2. His poor attempts at reconciliation , which have turned to custard  is evidence that he  STILL does not yet ,  have the ability to create  a harmonious relationship with her and that he has failed to take it upon himself to educate himself fully  about emotional intelligence , integrity and  repairing emotional wounds in himself and your daughter in the years they have been apart .    It is an indicator of an inability to self reflect and self awareness, a very common trait in those who have not done, a lot  of self work .(  Putting you down and being abusive towards you  her Mum , is a reflection of this)

Don't tell her this  verbatim ! but do tell her that some parents have a lack of awareness and still have a lot to learn in life about love . Some adults take years to evolve and do the right thing by their children and sometimes their children surpass them in many ways when it comes to relationship building . 

 

  This is very sad for him and for her but it's the reality , and we have to deal with where he is mentally right now .  Sometimes good people do stupid things , even bad things and make very poor choices . No matter how much we love them we can't have them in our circle right now if they are unable yo express their love in positive and contributing ways . 

 

3 People can't change  about themselves what they don't acknowledge and take responsibility for , he sounds still very "stuck" . In this way  maybe it is a good thing he is not in her life right now , as he may bring chaos and more hurt especially if there has been no growth or emotional evolution , she is possibly better to protect herself from him at this stage .  

 

4. Some deeply hurt   individuals are unable to demonstrate in their behaviours what real love looks like and feels like - They were never taught and it was never modelled for them in a really healthy way . They really struggle - maybe he is perhaps one of those people .  

 

 

 5. Adults who grow up in a less than adequate  environment  and or have mental health issues, often have cognitive dissonance around freely saying the words  "I  love you ' but are unable to  freely show that  love in their behaviours towards that loved one . It's like , all care but no responsibility . Saying you love and then showing it can be worlds apart for some people . 

 

6 .  Heap her with praise on how she had developed as a wonderful person  with great attributes and abilities  despite the lack of his influence on her life - thus  that may very well be a blessing !  

 

7. She is not responsible in any way for the Father not being there . It was never about her , and it's still not about her . He has his own demons .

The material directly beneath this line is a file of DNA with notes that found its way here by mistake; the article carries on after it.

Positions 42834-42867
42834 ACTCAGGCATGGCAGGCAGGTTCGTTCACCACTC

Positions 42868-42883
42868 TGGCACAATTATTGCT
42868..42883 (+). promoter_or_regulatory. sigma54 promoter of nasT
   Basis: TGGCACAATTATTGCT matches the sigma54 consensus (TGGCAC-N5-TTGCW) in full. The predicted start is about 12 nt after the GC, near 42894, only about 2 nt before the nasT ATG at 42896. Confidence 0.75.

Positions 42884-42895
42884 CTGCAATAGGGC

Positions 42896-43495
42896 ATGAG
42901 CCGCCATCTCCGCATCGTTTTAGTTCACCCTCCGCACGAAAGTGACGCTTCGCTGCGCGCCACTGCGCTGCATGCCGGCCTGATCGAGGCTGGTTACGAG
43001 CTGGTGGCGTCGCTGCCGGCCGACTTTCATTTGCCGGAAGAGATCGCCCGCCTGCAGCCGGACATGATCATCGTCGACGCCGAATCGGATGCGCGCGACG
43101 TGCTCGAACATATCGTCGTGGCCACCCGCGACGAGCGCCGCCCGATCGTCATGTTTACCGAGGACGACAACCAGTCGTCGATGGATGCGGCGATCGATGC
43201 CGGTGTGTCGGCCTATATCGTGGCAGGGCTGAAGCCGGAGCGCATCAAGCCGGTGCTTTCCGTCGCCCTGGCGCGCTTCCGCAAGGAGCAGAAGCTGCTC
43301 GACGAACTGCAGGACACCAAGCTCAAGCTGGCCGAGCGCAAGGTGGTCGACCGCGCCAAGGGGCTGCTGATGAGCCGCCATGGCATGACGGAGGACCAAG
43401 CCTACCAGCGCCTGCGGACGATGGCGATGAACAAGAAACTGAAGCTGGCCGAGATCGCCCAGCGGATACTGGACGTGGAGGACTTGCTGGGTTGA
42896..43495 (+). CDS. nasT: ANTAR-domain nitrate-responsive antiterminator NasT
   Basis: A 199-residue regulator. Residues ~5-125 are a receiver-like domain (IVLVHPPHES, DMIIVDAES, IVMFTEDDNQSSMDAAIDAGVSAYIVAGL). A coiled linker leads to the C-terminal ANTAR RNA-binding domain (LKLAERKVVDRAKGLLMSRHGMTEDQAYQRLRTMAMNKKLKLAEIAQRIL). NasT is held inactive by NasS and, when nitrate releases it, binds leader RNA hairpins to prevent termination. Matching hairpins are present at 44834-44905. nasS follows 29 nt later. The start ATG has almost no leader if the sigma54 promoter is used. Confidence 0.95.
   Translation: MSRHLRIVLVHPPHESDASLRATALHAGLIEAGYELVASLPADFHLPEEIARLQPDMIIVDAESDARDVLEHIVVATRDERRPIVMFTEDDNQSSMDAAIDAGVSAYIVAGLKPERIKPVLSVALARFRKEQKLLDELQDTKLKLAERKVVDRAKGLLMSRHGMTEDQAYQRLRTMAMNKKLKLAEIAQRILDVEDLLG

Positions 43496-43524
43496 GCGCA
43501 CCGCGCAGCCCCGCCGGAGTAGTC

8. Focusing on self love and the evidence around her that she is loved enormously by others who know her deeply is proof she is lovable and has much to offer herself and the world . 

 

9 . Of all the girls in this world you could have been a Mum to - you got her !  Lottery ! And you are therefore the luckiest Mum in the world . 

 

10. If she desperately wants connection with him , in the future , then get her to write down  how that would look and what are the boundaries she needs to implement . She could write him a letter saying such things as we can share time if you accept that I call you by name and we stick  to safe topics,  such as , what we are up to , and sharing jokes and anecdotes. She has a right to her boundaries and these may help ensure he does not say abusive things about you or her and sticks to the mutual script ! Then she is empowered and knows when she should walk away . 

 

11. Building a relationship takes time and effort and energy . Maybe a hot choccy once a fortnight might be all she can do at this stage ,  If he's committed he will agree to her terms . 

 

Many of of these points may seem a llittle too " adult " for a teen , but from what you have told us before your daughter is very emotionally intelligent and you have  rich and nuanced discussions about feelings and behaviours and what is acceptable. 

 

Hope there is some small take away here ! 😊

 

Mod

Re: How do I best support my daughter with the knowledge her father doesn't love her?

G'day @taokat - under the correct username now Smiley Happy

 

Yes certainly I can recall she used to tell me to seek love within, focus on what was before me, spend more time with my Pop and other male role models. However, at times she did slip up and would make blunt statements about him and the kind of person he was. At the end of the day reflecting back I understand, and I think we all understand as we get older family is not just blood, I have other male role models I look to in this life Smiley Happy I just needed to push through that similar pain your daughter is going through to understand. 

 

The strong bond between you two is beautiful and something you should both be proud of. Sounds good about counselling coming forward a bit - you're doing all the right things I reckon! Please let us know how you get on with LegalAid or similar Smiley Happy 

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Parent Peer Supporter

Re: How do I best support my daughter with the knowledge her father doesn't love her?

Hi @taokat

That is a really tough situation for both of you but of course for your daughter it must raise so many emotions, questions and difficult feelings that at times she doesn't know how to manage.